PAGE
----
Friday, January 6, 2023

Q&A with Omer Friedlander


Photo by Yam Traiber



Omer Friedlander is the author of the story collection The Man Who Sold Air in the Holy Land. He grew up in Israel and now lives in New York City.


Q: Over how long a period did you write the stories in your collection?


A: I started writing more regularly during my year doing an MFA in Boston. But it was difficult. I felt like my writing was going nowhere. I was trying to write different things, none of which were working, but I felt as if I had no choice but to keep writing, hoping it will work out eventually. 


After that year in Boston, I moved to New York City. I lived in Flatbush with four other housemates and wrote almost every day at the Center for Fiction in Brooklyn. I wrote the first draft of many of the stories over there. It was a short period of time, maybe six months. Then the revision process was longer, trickier, and uncertain in some ways. That took another year and a half or so.


Overall, I think the book was written very quickly. Maybe the reason for that is that it’s my first book, and therefore I had less expectations surrounding it, at least before I knew it would be published. Now, for better or worse, I’m a slower writer.


Q: In an interview with the Times of Israel, you were asked about writing this collection in English, and you said, “I think it’s a way of being both familiar with a place but also having a bit of an outsider’s point of view when I write in English I think it creates a little bit of distance, which allows me maybe to write about it in a way that’s more clear or at a different angle.” Can you say more about that?


A: The poet Yehuda Amichai says that a writer should never take anything for granted, not formulations or words or reality. For me writing in English about Israel is a way of not taking reality for granted, keeping my familiar world new and strange.


Q: You write from the perspective of a wide variety of characters. How do they come to you, and do you have any preferences in terms of the type of character you like to write about?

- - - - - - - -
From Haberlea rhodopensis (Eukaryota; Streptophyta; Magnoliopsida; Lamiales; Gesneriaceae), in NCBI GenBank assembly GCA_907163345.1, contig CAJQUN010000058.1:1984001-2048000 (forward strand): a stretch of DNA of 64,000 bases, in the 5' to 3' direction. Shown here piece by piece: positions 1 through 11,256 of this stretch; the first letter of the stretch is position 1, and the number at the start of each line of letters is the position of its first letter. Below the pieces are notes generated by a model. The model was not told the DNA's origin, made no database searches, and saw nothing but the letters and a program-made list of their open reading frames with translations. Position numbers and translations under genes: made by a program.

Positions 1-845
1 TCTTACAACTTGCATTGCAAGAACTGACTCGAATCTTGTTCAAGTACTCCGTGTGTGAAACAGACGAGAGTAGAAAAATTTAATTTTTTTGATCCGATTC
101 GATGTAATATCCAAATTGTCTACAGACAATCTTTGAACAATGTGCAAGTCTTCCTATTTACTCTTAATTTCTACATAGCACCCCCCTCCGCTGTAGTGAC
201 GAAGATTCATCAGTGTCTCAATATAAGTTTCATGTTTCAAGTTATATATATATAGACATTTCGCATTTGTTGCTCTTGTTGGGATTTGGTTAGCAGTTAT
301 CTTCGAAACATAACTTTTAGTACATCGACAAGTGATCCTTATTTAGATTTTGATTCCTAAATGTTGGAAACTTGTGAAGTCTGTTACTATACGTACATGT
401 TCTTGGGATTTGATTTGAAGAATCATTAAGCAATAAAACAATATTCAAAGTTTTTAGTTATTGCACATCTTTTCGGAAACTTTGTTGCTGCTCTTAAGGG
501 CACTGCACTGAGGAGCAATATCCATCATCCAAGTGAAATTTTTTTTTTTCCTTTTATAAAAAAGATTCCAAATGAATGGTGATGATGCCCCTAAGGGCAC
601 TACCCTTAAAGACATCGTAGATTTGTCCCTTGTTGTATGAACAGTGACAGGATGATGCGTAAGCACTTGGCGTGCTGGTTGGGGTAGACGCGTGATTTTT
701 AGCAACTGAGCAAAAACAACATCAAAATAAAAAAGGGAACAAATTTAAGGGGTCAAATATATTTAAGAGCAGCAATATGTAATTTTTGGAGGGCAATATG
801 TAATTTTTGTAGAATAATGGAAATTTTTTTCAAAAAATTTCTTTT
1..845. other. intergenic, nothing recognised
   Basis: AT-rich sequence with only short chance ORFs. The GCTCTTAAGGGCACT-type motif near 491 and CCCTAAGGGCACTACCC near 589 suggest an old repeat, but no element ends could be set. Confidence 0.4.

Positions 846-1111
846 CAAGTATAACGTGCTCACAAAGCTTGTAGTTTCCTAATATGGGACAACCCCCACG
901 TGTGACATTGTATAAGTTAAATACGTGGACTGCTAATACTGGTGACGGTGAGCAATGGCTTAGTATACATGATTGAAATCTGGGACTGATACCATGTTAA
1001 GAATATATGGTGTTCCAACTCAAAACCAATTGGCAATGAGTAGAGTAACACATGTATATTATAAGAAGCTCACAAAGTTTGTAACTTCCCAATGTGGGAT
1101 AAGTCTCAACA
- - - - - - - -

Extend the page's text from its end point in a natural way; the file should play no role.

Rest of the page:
A: I am interested in characters that are outsiders, characters have lost something crucial to them, characters that struggle with the burden and weight of memory. I’m also interested in the inanimate, in the way objects can be containers for history. One way to reveal character is through their possessions, and in particular the things they have lost.


Charlie Baxter has a beautiful essay called “Things About to Disappear: The Writer as Curator.” In the essay he refers to the Book of Job. which opens with an inventory of Job’s possessions: 7,000 sheep, 3,000 camels, 500 oxen, 500 donkeys, and so on.


Baxter writes that the nature of inventories suggests not only what’s been gained, but what’s about to be lost: “every inventory implies a plot involving loss…by adding up what seems to be an account of fullness, they seem to create exactly the opposite effect, which is that of an emptying out…the shadow is more visible than the body that casts it.”


Q: Given that these stories mostly take place in Israel, do you have a sense of what you hope readers take away from the stories about Israel itself?


A: Writing about a surreal place such as Israel is a balancing act. Sometimes, true stories feel like total fantasy. 


In Israel, as you may know, any forgotten backpack is a potential bomb. As a kid, I had been known to daydream from time to time, and so it came as no surprise to anyone that one day I left my schoolbag on a bench in the bus station. It was apparently reported as being suspicious, and the bomb squad unit sent a robot to blow it up.


When I finally remembered my backpack and where I had left it, I returned to the bus stop, and it was gone. I complained to my teacher the next day: I lost my homework because my schoolbag was blown up. The Israeli version of “the dog ate my homework.”


Q: What are you working on now?


A: I’m working on a novel called The Glass Golem, forthcoming from Random House. I don’t like to talk too much about a work in progress, but I think it will be quite different to the stories. Not only in terms of form, but also in the sense that with every new writing project you’re teaching yourself to write all over again.


--Interview with Deborah Kalb

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